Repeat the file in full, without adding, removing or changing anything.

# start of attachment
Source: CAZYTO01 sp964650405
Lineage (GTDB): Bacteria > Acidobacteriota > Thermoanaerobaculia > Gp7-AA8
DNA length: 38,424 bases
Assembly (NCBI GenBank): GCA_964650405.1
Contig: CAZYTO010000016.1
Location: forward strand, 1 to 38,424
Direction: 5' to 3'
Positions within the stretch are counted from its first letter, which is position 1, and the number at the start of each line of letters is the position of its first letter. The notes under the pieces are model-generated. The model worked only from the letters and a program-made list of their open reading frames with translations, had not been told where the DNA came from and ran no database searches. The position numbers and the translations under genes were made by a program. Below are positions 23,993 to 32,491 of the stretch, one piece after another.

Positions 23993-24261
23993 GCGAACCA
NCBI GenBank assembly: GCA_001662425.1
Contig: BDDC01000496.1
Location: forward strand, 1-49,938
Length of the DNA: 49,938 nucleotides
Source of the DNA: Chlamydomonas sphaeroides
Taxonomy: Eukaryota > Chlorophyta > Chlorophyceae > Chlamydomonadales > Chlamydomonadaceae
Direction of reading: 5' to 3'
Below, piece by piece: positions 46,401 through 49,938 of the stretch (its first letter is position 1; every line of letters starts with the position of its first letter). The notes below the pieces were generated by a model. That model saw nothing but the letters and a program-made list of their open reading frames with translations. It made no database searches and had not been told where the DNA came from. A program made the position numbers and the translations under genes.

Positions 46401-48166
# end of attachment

Source: CAZYTO01 sp964650405
Lineage (GTDB): Bacteria > Acidobacteriota > Thermoanaerobaculia > Gp7-AA8
DNA length: 38,424 bases
Assembly (NCBI GenBank): GCA_964650405.1
Contig: CAZYTO010000016.1
Location: forward strand, 1 to 38,424
Direction: 5' to 3'
Positions within the stretch are counted from its first letter, which is position 1, and the number at the start of each line of letters is the position of its first letter. The notes under the pieces are model-generated. The model worked only from the letters and a program-made list of their open reading frames with translations, had not been told where the DNA came from and ran no database searches. The position numbers and the translations under genes were made by a program. Below are positions 23,993 to 32,491 of the stretch, one piece after another.

Positions 23993-24261
23993 GCGAACCA
NCBI GenBank assembly: GCA_001662425.1
Contig: BDDC01000496.1
Location: forward strand, 1-49,938
Length of the DNA: 49,938 nucleotides
Source of the DNA: Chlamydomonas sphaeroides
Taxonomy: Eukaryota > Chlorophyta > Chlorophyceae > Chlamydomonadales > Chlamydomonadaceae
Direction of reading: 5' to 3'
Below, piece by piece: positions 46,401 through 49,938 of the stretch (its first letter is position 1; every line of letters starts with the position of its first letter). The notes below the pieces were generated by a model. That model saw nothing but the letters and a program-made list of their open reading frames with translations. It made no database searches and had not been told where the DNA came from. A program made the position numbers and the translations under genes.

Positions 46401-48166